But then he goes on to clarify that remark. “I had control when I made that first mistake, to not wait it out a little bit longer. And I had control when I made the second mistake and got on the runway and felt [the crosswind] completely compressing my right suspension trying to lift my wing. But once I got airborne and got that second big bump and it turned me 90 degrees to the wind, I was along for the ride.”

In the video he recorded after the crash, Patey said something that makes it clear the kind of pilot he is, and the kind of person, too. “This was all my fault. 100 percent. I hope we all learn something and become better pilots because of my mistake, he said, and then after a short, reflective pause, added “…all my mistake.”

There’s even more. If you haven’t watched the video, please do. It’s an extraordinary commentary on an accident by someone who knows what he’s talking about and his humility and honesty allow him to admit his mistake.  He owns it. Bravo.

A few commenters online have taken Patey to task for his decision to take off in such gusty conditions, which is, in my view, a mean spirited, even cowardly thing to do after the pilot himself has already admitted that mistake. Some people. Enough about them.

For the rest of us, we can indeed learn from Mike Patey’s honesty and levelheaded analysis. More than once I’ve I found myself at the controls of an airplane about to do something I shouldn’t do, just like Mike at the takeoff end of that runway on that very gusty day. And even though I knew full well I shouldn’t, in a couple of cases I did that stupid thing anyway. And I am here today to make this point only because I got lucky.

So when we read about the crash of a plane, especially when it was being flown by an experienced and talented pilot, like Mike Patey, none of us should ever think, “That would never happen to me.” Instead, we need to ask ourselves how we could prevent that from happening to us if one day, maybe tomorrow, we find ourselves in similar circumstances.

That is one of two overarching points that Patey made post crash. Take his mistake as a lesson. The other point is this: He was lucky to be there next to his beautiful wife. It could have turned out much worse. Similar wrecks have. They dodged a bullet. We all did.

There’s a great shot at the end of the video of Mike and Chandra celebrating the fact of their being alive with a big kiss, the wreckage of their ruined plane in soft focus behind them.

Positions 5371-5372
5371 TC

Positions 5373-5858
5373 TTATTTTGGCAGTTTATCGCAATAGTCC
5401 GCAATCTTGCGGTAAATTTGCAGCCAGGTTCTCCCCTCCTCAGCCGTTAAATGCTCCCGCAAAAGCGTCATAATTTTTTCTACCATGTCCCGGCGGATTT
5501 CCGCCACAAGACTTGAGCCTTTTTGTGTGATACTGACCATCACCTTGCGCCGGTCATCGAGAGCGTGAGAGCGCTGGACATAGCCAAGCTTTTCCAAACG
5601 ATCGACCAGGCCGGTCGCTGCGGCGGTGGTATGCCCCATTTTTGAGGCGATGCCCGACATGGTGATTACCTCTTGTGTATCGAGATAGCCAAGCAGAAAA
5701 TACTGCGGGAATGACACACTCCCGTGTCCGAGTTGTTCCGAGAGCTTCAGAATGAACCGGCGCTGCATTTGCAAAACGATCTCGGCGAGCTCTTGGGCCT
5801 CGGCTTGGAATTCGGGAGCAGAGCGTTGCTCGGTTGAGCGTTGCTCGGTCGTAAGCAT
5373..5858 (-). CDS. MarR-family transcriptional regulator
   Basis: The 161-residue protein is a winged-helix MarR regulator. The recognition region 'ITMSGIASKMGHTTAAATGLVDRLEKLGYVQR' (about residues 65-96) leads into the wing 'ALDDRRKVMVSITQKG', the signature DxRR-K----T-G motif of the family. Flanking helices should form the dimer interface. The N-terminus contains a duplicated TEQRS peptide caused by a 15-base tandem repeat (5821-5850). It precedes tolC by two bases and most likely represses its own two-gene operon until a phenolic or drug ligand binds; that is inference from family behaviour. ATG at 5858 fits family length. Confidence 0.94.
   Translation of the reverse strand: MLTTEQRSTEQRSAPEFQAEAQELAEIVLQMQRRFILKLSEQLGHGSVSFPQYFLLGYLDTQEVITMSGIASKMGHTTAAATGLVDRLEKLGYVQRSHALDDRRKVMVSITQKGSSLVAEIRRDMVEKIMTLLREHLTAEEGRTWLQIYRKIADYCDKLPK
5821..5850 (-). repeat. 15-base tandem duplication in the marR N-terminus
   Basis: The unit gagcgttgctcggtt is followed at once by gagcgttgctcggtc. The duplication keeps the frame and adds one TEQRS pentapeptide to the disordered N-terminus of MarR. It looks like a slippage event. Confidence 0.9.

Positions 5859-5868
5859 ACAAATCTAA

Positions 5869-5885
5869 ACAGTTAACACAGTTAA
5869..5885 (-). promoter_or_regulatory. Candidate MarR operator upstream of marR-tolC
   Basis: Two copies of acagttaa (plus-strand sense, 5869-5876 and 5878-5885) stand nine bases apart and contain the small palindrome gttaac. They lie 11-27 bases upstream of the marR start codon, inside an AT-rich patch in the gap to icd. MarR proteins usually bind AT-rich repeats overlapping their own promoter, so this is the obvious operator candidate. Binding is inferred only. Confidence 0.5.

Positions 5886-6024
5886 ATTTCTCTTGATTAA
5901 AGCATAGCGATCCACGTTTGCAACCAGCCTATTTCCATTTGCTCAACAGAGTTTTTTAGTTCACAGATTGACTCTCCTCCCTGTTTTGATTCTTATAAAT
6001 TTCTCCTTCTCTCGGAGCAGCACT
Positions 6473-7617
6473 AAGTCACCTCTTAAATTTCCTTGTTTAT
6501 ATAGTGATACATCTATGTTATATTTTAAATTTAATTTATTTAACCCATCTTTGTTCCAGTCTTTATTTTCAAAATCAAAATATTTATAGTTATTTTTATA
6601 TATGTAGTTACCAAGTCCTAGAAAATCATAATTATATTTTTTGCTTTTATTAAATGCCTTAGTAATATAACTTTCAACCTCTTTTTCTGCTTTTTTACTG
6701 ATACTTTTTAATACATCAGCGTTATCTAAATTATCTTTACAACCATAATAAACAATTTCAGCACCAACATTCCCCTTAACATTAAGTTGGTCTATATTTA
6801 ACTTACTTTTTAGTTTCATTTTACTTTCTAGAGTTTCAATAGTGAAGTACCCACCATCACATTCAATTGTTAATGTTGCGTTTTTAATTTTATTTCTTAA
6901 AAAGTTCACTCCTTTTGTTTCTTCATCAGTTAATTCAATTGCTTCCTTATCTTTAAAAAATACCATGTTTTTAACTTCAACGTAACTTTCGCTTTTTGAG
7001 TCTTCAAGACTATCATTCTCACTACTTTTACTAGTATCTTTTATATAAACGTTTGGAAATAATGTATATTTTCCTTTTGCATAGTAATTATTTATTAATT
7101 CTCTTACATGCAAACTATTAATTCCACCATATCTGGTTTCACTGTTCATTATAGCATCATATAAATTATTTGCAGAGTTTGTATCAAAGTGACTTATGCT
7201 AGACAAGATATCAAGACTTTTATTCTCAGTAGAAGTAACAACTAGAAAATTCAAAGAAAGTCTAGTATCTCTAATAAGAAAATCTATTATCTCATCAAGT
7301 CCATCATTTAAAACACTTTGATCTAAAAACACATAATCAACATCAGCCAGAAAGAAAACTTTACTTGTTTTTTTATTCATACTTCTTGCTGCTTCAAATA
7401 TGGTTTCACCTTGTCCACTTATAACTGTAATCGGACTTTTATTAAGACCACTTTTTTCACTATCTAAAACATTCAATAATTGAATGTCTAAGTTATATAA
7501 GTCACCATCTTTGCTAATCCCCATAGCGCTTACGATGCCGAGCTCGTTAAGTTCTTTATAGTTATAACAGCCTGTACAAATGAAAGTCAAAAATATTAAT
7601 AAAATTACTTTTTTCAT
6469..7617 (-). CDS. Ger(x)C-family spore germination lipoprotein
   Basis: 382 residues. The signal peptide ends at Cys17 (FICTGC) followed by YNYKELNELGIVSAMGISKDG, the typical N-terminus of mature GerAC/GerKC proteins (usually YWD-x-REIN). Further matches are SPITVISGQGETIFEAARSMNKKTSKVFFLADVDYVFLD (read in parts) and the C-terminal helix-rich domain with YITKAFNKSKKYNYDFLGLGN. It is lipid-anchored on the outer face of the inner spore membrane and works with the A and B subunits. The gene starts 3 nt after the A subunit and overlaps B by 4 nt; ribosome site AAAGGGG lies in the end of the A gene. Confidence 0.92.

Mike and Chandra Patey
Mike and Chandra Patey share a kiss after surviving their plane crashing.

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Draco Destroyed. Video Of the Crash

Mike Patey and his wife Chandra are uninjured after Draco, the incredible turboprop STOL plane Mike Patey made, ground looped and was destroyed. Patey was taking off in very gusty conditions at Reno Stead, with winds registering to greater than 40 knots with a big crosswind component. The plane ground-looped as it was taking off, going off the side of the runway and spinning around, catching a wing and raising a cloud of dust. 
 
Patey in another video blamed the crash on his own mistake in attempting the takeoff in the conditions. 
 
Our hearts go out to Mike and his family on the loss of an incredible plane. At the same time, the biggest news is that no one was hurt. 
 
 
Video by Jason Somes. Follow him on Instagram, @highalphaairshows.

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October 2019 Crossword Key

Crossword Puzzle, October 2019

Across

1. Concept plane from Airbus that “flaps” in response to gusts and turbulence, 2 words

8. GPS picture, for example

9. It’s sometimes required for an approach

10. Route, for short

12. Large tree

14. What the pilot did during an autoland

16. Suffix for depend and cool

17 . Instrument ____

19. U.S.__, abbr. for military fliers

21. Automatic Flight Control System, abbr.

23. Disconcerting feature of some runways

24. Slip or crab in one

27. Roman 51

28. Some of these are split

29. Least-used control surface by newbies

30. Formerly known as, in high society

31. 51 and Terminal Control, for example

32. A co-pilot’s chief duty?

Down

1. Eviation’s electric-powered concept plane

2. Management of Heathrow and Gatwick, for short

3. Upward current of air used by gliders

4. Determines one’s position

5. None of these on 195 or 177

6. Silent agreement

7. Dry

11. Weight measurement

13. Albatros was an example, but not the Camel

15. Geologic time period

17. Crash ___

18. What a damper damps

20. Gradually vanishes

22. Mojave and Matrix are two

24.  Plane owners’ concern

25.  Turns violently or uncontrollably

26.  Not the front or the rear

28. It used to be CAA

29. ___V Approach

Crossword Key, October 2019

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Getting Pilots To Speak Up

Pilots need to speak up
Pilots need to speak up more to help others from doing something risky.

Not long after I moved to the rural area where I now reside, an experienced pilot who lived just down the road from me departed from our local airport in his single-engine airplane with his 9-year-old daughter on board. The marine layer that visits the airport almost daily at that time of the year had yet to dissipate, and the experienced but non-instrument rated pilot must have been in a hurry, taking off in zero visibility. The flight lasted no more than a couple of minutes, because shortly after he departed, he, his young passenger and the crinkled airplane were found in the nearby riverbed.